Hey there, time traveller!
This article was published 1/11/2019 (244 days ago), so information in it may no longer be current.
SAN JOSE — C.J. Suess had to come a long way — figuratively and literally — to make his NHL debut on Friday night.
The 25-year-old from Forest Lake, Minn., took the slow lane to the big leagues, playing two seasons in the United States Hockey League, four in college and the past two seasons in the AHL before opportunity came knocking with the Winnipeg Jets.
Getting to his first game was quite a journey as well.
He got the call Thursday afternoon following Manitoba Moose practice in Winnipeg, jumped on an evening flight to Minneapolis, slept a few hours in the Twin Cities, grabbed an early morning flight to San Francisco, then made the hour-long drive to San Jose and arrived at the SAP Center on Friday about 20 minutes before the morning skate.
"A little hectic so far," Suess said with a big smile a few hours before puck drop against the Sharks. "It’s something you dream about your entire life and it’s really exciting."
The real highlight, he said, was being able to break the news to his mother, Cheryl, who was his primary caregiver in life.
He paid tribute to her a few years ago by legally changing his birth name of Franklin to her maiden name of Suess. And now she got to watch it proudly displayed on the back of an NHL jersey.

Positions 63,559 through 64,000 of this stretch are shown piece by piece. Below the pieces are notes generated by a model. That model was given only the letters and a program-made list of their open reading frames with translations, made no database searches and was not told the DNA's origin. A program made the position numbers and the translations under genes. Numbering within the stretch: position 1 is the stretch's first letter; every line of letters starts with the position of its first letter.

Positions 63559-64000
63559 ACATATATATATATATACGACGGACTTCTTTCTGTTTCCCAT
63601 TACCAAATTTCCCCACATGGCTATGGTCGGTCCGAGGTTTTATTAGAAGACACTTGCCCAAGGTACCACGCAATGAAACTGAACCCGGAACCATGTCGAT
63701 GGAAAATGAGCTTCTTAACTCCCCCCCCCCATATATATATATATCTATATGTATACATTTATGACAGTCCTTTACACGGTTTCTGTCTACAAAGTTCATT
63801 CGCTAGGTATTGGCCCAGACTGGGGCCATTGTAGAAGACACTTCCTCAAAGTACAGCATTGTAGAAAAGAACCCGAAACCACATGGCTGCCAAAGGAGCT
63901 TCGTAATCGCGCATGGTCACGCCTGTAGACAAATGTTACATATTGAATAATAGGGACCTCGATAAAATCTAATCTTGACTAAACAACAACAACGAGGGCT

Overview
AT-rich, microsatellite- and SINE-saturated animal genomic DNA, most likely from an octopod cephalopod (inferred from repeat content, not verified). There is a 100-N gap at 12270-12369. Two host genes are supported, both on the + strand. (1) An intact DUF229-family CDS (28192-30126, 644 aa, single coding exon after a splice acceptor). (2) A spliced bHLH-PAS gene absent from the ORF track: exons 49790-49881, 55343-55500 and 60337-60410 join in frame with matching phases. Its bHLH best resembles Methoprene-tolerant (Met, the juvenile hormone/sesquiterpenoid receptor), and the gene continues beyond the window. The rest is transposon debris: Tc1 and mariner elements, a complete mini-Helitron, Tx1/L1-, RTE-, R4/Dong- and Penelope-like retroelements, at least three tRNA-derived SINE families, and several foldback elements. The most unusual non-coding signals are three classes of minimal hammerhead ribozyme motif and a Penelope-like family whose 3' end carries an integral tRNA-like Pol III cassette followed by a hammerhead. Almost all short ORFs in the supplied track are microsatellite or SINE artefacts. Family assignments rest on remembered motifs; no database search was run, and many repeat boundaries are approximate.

"It was unbelievable. You always dream about being able to make that call to your parents," he said. "It’s everyone who makes an impact on your life, in the hockey world. You think of your family, your friends, your teammates, your old coaches, you think of everybody. It’s really thanks to them that I’m here."
Suess was picked by Winnipeg in the fifth round (129th overall) of the 2014 draft. He’s always been an intriguing prospect, with a mix of grit and skill along with decent size at 6-0, 200 pounds. He’s also shown his versatility by being able to play centre and wing.
He turned pro in the spring of 2018 after four years with Minnesota State, joining the Moose for the stretch drive and notching a goal and an assist in six games. He had an impressive training camp with the Jets that fall and got off to a great start with the Moose, with eight goals and four assists in 26 games. But a shoulder injury that required surgery ended his season.